Have a blessed day

  3. I become resentful when we’re at his mom’s apartment for Christmas and for some reason he is blind to the passive agressive comments she makes to me, and the fact that she tries to Physically and emotionally insert herself into our relationship, sometimes actually Even sitting between us on the couch.

  4. Ongoing resentment at our house about getting the baby to sleep each night. DH says she just wants me (and to nurse to sleep) so he shouldn’t even bother trying to help. I’m resentful because he won’t even try, but still wants a 4th kid ASAP without helping much with the 3 we already have.

  5. Oh we have seen and experienced resentment in marriage. God is faithful and hasn’t let us stay there long. Keeping a clear conscience is key to not letting resentment build. The Holy Spirit is active in a believer’s heart instructing us when things aren’t right. Committing to respond to His lead is crucial for a growing marriage. This post provides compelling reasons to read this book. Thank you, Dustin, for sharing this with us!!

  6. Recently my husband and I experienced a really rough time in our marriage. I have been resentful over a lot of things for a very long time. The fact that I dropped out of college to get married, the fact that he never helped me with the kids, the fact that he never helps with the house, and so many more. I truly found myself headed towards wanting to divorce him. I just built up so much anger because I couldn’t get myself to open up to him. Eventually we separated and after less than a day apart, he was back home. A lot of awful things have happened in our marriage and this post made me think again that I have to just be honest and our marriage can be wonderful!

  7. Oh there is resentment! I’m resentful of the lack of support and help and she’s resentful that I won’t leave her alone about the things that can bring us closer. I’m always hopeful but that hope is fading over many years of trying to figure this out. I’m just now sure how to get past and get rid of the resentment.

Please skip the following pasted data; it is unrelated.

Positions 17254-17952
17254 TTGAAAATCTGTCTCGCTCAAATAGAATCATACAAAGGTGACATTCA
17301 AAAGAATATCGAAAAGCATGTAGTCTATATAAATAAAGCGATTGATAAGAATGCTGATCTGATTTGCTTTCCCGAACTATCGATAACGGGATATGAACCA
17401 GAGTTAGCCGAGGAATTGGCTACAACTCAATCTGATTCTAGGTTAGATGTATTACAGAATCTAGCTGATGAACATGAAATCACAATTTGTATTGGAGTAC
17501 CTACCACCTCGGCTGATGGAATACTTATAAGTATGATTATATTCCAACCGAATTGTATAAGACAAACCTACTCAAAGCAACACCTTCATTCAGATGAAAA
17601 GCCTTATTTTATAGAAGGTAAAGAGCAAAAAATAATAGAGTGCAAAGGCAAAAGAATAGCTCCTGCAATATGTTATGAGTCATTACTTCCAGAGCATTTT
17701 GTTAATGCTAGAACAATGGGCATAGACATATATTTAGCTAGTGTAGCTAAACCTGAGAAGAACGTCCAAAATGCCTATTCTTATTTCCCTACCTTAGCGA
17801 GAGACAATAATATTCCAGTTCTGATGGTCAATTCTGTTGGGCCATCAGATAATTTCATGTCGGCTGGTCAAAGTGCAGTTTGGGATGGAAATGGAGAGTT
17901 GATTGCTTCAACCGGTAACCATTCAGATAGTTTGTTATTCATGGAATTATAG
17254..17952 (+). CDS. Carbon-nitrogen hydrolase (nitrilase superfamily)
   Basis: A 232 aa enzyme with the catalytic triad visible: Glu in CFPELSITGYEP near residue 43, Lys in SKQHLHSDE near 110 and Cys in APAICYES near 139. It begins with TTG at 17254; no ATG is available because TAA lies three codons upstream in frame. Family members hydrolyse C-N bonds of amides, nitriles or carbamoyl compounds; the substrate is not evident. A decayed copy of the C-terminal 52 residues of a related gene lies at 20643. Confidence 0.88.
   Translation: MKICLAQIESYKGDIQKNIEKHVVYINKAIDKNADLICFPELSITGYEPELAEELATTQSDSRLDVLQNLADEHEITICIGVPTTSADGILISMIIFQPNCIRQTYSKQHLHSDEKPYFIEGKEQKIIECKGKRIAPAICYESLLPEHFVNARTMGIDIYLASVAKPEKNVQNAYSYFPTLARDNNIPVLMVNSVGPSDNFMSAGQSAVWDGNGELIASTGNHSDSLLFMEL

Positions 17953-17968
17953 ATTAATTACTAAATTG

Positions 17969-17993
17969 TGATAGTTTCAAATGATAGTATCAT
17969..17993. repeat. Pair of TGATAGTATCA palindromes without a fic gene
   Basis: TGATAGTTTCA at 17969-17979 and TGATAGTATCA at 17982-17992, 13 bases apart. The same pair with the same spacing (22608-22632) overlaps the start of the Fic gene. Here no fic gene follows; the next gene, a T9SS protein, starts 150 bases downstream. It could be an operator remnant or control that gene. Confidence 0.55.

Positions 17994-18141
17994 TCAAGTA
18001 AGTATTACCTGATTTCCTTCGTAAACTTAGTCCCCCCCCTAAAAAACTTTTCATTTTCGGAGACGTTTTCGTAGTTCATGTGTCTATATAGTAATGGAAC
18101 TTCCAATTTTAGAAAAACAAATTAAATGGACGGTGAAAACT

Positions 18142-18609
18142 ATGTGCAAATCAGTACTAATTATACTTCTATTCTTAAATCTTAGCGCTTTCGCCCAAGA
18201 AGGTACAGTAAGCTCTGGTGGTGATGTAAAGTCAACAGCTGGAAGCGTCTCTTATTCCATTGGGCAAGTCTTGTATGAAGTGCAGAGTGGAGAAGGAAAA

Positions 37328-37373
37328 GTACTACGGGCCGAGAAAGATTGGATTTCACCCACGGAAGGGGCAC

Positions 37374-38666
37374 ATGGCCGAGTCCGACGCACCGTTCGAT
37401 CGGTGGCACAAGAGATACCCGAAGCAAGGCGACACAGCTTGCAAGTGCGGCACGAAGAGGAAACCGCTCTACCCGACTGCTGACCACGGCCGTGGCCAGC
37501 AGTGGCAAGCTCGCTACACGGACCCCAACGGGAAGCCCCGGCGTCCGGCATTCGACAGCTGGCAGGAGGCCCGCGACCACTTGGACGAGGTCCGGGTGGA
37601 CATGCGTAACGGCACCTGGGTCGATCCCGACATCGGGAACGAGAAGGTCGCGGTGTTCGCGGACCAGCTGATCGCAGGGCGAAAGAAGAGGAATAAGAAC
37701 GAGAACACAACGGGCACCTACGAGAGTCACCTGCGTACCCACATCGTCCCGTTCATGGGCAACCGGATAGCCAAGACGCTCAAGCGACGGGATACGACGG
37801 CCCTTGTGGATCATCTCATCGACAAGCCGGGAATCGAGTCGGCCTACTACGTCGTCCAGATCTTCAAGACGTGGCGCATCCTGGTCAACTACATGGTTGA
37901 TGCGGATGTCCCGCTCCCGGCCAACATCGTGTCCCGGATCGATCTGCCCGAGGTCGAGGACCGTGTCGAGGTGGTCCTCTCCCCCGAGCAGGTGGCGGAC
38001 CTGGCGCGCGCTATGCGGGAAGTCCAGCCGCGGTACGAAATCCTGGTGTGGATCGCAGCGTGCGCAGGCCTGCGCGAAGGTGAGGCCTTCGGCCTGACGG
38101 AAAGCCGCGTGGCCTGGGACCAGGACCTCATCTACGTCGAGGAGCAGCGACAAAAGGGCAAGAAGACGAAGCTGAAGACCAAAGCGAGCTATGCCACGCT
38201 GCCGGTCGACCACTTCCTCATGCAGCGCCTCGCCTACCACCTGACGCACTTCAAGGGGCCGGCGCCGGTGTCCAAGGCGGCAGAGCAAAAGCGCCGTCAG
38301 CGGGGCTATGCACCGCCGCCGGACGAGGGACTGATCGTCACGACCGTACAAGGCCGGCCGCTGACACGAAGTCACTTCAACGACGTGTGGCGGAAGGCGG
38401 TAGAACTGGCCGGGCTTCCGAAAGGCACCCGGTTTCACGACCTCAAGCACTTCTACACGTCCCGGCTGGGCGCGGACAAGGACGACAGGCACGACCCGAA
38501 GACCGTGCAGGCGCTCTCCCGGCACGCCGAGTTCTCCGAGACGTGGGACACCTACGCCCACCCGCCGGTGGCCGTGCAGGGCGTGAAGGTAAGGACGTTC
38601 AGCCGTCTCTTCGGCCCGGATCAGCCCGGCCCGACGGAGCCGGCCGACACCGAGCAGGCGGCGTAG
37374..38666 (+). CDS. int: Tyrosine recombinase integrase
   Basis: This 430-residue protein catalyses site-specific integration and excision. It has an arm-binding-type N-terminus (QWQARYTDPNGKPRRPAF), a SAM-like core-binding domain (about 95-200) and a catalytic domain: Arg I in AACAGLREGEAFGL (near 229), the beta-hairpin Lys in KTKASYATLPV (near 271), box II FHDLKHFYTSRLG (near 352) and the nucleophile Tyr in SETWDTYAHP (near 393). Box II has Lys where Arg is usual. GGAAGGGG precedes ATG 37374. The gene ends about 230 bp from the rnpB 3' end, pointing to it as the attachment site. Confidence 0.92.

8. Mmmm, What timing! I am going to visit a friend of mine tonight (ie have a beer) to talk about his separation from wife and 5 children. No doubt there is resentment in their relationship. I will be there to hear what he has to say – empathise, I guess, but not take sides. Anyway, I guess my motives should be: first, to be a friend, and first, to encourage a loving re-union.

    It’s so sad when things come to this.

  9. Sure would have been nice to talk about my emotional desires. Imagine the resentment from living in a sexless marriage, married to a wife that when I asked for time where we could just spend time together, she wouldn’t find time for even that, let alone having some even mercy sex. Then finding out that she had time for an affair and wanted to move out.

    Sometimes, the resentment is earned by the other spouse. Regardless what you change in your approach, it doesn’t address the elephant in the room.

    Not all spouses have your best interests in mind. Some are very selfish. When she’s done with you and sucked dry all your resources, she moves on to the next guy.

    The resentment continues when she uses the courts to make you a visitor to your child and you have money taken from your check that you know is being used to support the latest guy she moved in with her.

    Since no one seems able to address the core issue, I just have to live with the resentment.

    1. Tony,
      Sorry to hear about your challenges. I have been there, and done that. I know that my experience and comment will not make life easier for you, but I know that you will make it through this.

      Any ideas on improving relationships are easy to say, but not easy to implement. Relationships are very hard work and learning to let go of resentment and hurt is not easy. In your case, it sounds like there is some loss you are experiencing, that is complicating things.

      Hang in there for you and your children. All of you will benefit in the end.

  10. Right now I am dealing with several resentments….him traveling, him being available to fb friends but not so much to me.

  11. I sometimes feel resentful to my partner when he won’t commit having “the talks” he promises me we will.

  12. Thank you so much to everyone who has shared the impact of resentment in your relationships. It’s really insightful to see how even small issues can fester into major problems when communication breaks down.

    I am happy to let you know that Kari has won the free copy of Save Your Marriage.



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  14. I am resentful that in the 10 years of our marriage, I have to beg for sex. My wife seems to have no sex drive and/or no sexual desire for me. She does not understand that sex for me (or any other husband) is not just about physical release. It is about connecting. Husbands need that type of connection. Anytime I bring up sex is always the wrong time. Subsequently I have shut down emotionally. I don’t know what she wants from me. I feel like all I am in a meal ticket.

  15. We seem to have an ongoing resentment of miscommunication. I say she can be quick and sharp tongued if I do not complete a task in the manner she thinks it should be completed. She thinks I am ignoring here by not listening to how things should be done.